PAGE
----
He also notes that Record Store Day has sponsorship from EMI, Warners, Sony and Universal, which isn't exactly indie.


He puts forward a good argument on what exactly Record Store Day has grown to signify.  Funnily enough, someone from Record Store Day's official organising team saw it and posted a response. It's a little patronising.... "Ironically, here I am typing you about a negative slanted posting about record stores running Record Store Day .... As far as not celebrating year round. I can’t help but think you are new to discovering Record Store Day."

DJ Prestige replies, pointing out his years of experience as a DJ, record store owner and promoter.  "... I still make a living as a DJ who celebrates every day as Record Store Day. In fact, I did a joint collaboration this year with photographer Eilon Paz from DustandGrooves.com where we showcased a record store owner in Brooklyn that has been a staple in the community for over 4 decades.

"Being record related, it was posted on the Facebook page of Record Store Day to help spread the message of this man who’s business was in danger of being shut down. The photo essay and short paragraph were removed shortly after I posted it. I found that a bit odd, seeing that it was celebrating a record store, on RSD. It was then I wanted to do some investigating on my own on RSD itself..."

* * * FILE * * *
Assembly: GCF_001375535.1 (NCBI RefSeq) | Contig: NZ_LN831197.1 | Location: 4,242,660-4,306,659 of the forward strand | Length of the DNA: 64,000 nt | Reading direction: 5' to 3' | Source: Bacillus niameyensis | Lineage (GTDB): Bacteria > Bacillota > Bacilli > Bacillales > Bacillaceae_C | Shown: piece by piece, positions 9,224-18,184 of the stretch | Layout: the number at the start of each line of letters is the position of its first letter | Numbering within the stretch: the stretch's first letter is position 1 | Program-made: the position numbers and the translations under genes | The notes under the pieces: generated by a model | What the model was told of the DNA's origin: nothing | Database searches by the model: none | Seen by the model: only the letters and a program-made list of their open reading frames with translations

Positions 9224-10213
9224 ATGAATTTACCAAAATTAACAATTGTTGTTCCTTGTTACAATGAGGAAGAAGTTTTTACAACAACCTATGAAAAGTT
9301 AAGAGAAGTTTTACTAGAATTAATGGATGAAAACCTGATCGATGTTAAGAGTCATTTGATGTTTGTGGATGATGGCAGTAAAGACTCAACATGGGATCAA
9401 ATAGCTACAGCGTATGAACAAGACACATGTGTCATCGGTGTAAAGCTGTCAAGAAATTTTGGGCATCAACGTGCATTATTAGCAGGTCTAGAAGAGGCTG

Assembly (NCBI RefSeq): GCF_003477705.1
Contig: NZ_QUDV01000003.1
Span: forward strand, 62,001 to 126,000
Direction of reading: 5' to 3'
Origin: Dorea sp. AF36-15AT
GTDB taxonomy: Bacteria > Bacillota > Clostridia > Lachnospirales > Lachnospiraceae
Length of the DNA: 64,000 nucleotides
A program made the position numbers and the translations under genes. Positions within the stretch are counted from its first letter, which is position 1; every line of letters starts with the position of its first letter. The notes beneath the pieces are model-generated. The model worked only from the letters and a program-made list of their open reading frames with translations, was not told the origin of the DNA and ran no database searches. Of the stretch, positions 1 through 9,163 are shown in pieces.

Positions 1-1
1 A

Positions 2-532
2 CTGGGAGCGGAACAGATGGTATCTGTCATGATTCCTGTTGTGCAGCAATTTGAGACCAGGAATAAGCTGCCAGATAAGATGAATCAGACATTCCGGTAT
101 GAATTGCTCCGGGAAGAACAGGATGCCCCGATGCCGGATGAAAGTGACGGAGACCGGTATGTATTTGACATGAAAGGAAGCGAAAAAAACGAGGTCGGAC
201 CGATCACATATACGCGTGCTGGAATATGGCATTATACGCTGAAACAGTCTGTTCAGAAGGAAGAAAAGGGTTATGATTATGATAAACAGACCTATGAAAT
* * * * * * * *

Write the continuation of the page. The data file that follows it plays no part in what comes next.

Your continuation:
Thursday, April 21, 2011

You want everything, all the time


Bill Wyman (Ex Rolling Stones geezer) has written a fascinating piece entitled "Lester Bangs' Basement -What it means to have all music instantly available".

"Lester Bangs, the late, great early-rock critic, once said he dreamed of having a basement with every album ever released in it... [now] A previously "rare" CD or movie, once it's in the iTunes store or on the torrent networks, is, in theory, just as available as the biggest single in the world...

Wyman talks about wanting to find the Rolling Stones film Cocksucker Blues.

"The film, a porny, drug-soaked cinéma vérité by the noted photographer Robert Frank, was never officially released. Indeed, under some sort of legal agreement with the Stones, Frank can show it publicly only when he is physically there. It tends to be presented at college events or in museum screening rooms..." it took Wyman 30 seconds to find it and about half an hour to download. He also talks about some film fans who work at restoring the films before uploading them too.